523 Summit Street
Contributing, ca. 1910
The Pepper-McClung House is a large, two-story frame, symmetrically-planned Colonial Revival house with a hip roof, a gabled front dormer with a Palladian window, slightly projecting bays on either side of the house, and a large wrap-around porch with Tuscan columns and a deck above the central entrance bay.
The focal point of the exterior is the elaborate front entrance with a glass and wood paneled double-leaf door, leaded and beveled glass sidelights and transom, and a Classical surround with Roman Doric columns and pilasters. Flanking the entrance are large windows with leaded glass transoms. Alterations include the addition of aluminum siding during the last decade and the replacement of the original Roman Doric columns with Tuscan columns, probably during mid-century, but these changes do not destroy the architectural integrity of the house.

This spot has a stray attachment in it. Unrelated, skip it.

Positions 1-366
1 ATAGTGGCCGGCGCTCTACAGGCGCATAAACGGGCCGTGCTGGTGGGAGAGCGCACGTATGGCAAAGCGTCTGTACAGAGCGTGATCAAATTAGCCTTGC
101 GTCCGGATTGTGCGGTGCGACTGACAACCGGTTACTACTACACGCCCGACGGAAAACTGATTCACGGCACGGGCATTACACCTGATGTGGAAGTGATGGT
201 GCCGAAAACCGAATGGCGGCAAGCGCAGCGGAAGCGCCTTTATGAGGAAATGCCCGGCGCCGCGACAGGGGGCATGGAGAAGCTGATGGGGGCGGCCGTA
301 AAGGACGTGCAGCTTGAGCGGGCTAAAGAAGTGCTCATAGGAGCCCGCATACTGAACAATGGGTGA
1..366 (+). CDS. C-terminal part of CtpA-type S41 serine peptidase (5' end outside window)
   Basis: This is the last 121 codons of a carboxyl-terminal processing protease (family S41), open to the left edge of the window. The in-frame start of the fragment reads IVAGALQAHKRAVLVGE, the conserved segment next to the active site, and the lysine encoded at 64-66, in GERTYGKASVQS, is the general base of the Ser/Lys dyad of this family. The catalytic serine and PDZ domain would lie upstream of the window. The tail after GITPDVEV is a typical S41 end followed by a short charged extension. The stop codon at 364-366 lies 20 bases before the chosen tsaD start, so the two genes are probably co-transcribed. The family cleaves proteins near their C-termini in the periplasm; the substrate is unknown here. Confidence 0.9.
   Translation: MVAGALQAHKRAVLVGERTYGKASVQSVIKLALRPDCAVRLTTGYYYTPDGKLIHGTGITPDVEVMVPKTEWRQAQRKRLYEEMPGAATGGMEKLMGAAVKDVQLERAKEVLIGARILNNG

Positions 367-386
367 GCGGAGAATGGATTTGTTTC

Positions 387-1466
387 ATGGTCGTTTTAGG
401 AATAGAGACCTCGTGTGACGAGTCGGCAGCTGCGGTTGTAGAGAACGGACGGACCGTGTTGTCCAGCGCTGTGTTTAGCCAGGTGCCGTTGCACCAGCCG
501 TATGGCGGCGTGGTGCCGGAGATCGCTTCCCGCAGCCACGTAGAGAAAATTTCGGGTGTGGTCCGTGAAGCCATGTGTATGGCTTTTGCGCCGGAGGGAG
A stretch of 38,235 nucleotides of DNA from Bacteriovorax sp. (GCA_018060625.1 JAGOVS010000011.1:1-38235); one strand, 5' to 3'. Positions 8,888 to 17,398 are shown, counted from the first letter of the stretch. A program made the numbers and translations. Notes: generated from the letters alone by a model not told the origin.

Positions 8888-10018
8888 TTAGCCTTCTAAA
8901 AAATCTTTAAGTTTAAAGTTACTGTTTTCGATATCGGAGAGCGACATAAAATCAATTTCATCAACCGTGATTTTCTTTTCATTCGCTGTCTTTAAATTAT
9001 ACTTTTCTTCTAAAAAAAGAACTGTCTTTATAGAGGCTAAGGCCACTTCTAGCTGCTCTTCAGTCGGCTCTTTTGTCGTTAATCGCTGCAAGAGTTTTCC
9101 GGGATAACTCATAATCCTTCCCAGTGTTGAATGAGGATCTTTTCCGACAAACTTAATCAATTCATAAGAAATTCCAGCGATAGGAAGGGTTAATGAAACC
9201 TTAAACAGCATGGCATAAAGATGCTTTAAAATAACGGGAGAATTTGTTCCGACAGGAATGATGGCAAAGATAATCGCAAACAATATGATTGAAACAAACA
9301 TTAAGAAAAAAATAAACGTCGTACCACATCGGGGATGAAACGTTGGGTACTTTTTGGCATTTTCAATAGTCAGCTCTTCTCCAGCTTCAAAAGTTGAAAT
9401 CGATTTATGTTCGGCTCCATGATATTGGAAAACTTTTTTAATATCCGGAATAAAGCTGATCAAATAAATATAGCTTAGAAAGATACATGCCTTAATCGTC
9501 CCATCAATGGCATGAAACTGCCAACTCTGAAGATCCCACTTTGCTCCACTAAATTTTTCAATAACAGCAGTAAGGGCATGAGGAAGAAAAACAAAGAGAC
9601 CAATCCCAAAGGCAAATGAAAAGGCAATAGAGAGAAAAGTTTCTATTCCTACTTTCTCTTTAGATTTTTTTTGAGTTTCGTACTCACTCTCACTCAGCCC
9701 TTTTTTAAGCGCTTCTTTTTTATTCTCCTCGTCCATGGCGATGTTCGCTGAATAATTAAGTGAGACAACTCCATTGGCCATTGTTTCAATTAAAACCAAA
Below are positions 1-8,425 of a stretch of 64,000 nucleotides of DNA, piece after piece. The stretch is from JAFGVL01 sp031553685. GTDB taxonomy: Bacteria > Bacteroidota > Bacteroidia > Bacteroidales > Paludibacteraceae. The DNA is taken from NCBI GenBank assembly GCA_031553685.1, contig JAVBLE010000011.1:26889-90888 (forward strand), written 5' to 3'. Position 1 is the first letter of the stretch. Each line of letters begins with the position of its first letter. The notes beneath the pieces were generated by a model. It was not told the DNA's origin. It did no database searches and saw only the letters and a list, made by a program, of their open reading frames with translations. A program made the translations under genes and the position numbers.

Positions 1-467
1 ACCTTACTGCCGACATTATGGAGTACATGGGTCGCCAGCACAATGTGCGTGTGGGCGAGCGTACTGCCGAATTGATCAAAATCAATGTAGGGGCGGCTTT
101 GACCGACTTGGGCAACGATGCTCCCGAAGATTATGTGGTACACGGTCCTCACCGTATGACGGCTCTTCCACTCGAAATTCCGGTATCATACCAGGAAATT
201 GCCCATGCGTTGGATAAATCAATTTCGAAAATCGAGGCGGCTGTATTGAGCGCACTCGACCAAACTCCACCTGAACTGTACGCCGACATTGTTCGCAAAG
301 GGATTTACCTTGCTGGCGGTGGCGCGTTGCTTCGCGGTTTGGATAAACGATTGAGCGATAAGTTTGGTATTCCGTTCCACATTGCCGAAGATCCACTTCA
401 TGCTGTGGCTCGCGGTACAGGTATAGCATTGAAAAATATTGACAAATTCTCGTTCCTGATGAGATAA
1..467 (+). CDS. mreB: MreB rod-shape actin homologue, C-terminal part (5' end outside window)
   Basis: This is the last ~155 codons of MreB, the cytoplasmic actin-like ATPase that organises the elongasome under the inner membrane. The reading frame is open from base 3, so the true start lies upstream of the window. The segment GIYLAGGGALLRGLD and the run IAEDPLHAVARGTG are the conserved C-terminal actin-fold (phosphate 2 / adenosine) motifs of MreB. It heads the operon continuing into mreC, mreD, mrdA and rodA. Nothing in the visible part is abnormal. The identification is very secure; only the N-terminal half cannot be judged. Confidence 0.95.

The interior is ornamented with a Roman Doric colonade dividing the front hall from the rear stair hall, a Colonial Revival stair, parquet floors, a vertical sheathed wainscot, three pairs of sliding pocket doors, and well-developed dining room mantel and cupboard details.
Georgia A. Pepper purchased the property in 1895, and she and her husband, Thomas, lived first in a one-story house. Between 1907 and 1912, however, the present house was constructed. It remained in the Pepper-McClung family until ca. 1970. (SH, TR, CD)
1912 Sanborn Map, page 15 at 523 Summit
1917 Sanborn Map, page 85 at 523 Summit